- PIs are asked to send a copy of the full UCL due diligence questionnaire to each LMIC partner for completion.
- PIs are asked to send the completed questionnaire for assessment to UCL Global Research Partnerships Officer, who will collaborate with a due diligence working group and will work with the PI on any required risk mitigation and obtaining sign-off as required.
All projects should be escalated to the Faculty Dean for final approval.
- Ongoing due diligence
Due diligence should be repeated for an organisation after three years or every twelve months if the organisation undergoes any major changes (i.e., change of director, fraud, poor reputation of research management/ delivery, change of risk classification of the country where the organisation is based etc.).
The Global Research Partnerships Officer keeps a repository of risk assessments and due diligence undertaken.
When is UCL required to carry out appropriate due diligence checks on third parties who undertake activities funded by a grant (overseas partners)?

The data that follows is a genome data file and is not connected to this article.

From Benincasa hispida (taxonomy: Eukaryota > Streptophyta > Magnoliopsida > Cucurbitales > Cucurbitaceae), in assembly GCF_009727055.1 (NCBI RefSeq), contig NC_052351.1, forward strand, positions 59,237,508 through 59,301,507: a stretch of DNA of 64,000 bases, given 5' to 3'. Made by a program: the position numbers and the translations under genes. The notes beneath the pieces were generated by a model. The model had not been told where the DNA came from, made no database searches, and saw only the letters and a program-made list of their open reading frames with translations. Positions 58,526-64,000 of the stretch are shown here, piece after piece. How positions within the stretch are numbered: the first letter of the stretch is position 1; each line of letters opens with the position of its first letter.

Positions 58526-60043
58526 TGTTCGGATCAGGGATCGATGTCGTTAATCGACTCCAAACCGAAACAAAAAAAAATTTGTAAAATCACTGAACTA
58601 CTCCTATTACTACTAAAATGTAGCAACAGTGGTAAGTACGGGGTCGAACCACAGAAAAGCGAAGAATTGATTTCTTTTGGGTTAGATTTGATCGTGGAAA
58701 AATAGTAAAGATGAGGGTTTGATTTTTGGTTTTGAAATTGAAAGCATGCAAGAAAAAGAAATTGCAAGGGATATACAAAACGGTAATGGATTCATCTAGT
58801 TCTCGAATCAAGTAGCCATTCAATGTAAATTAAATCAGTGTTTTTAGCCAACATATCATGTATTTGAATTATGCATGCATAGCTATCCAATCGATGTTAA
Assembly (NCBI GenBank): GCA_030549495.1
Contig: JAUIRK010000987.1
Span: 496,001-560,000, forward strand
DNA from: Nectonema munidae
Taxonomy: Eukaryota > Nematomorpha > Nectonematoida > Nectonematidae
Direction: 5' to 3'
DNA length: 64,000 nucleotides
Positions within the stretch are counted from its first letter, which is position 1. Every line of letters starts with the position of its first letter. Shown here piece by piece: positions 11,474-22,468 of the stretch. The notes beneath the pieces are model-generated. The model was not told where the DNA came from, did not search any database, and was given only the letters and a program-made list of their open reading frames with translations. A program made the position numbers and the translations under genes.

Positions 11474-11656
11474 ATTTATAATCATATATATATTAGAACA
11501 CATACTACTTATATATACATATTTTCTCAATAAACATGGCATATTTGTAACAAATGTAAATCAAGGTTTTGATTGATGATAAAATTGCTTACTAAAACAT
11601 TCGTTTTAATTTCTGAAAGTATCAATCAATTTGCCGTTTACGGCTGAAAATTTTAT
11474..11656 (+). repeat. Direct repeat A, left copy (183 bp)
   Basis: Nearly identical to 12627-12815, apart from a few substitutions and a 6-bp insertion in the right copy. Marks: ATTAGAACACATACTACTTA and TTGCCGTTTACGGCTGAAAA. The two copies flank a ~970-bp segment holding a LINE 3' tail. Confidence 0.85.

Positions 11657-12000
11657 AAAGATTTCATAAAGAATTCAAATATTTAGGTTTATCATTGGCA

If UCL is the leading institution and will be transferring funds directly to an overseas organisation, then UCL will be responsible for undertaking due diligence checks for this partner. If UCL is not the leading institution or if UCL won’t be sending funds overseas, then due diligence won’t be required on the overseas partner/s. This responsibility is held by the Lead Institution for the project
When do I need to complete the initial risk assessment form (pre-award)?
The initial risk assessment form should be completed for each LMIC partner on a new research project where UCL is the lead institution and only if you plan to make a financial transfer to the overseas partner(s). The form should be completed before the funding application has been submitted.
When do I need to complete the full due diligence questionnaire? (post-award)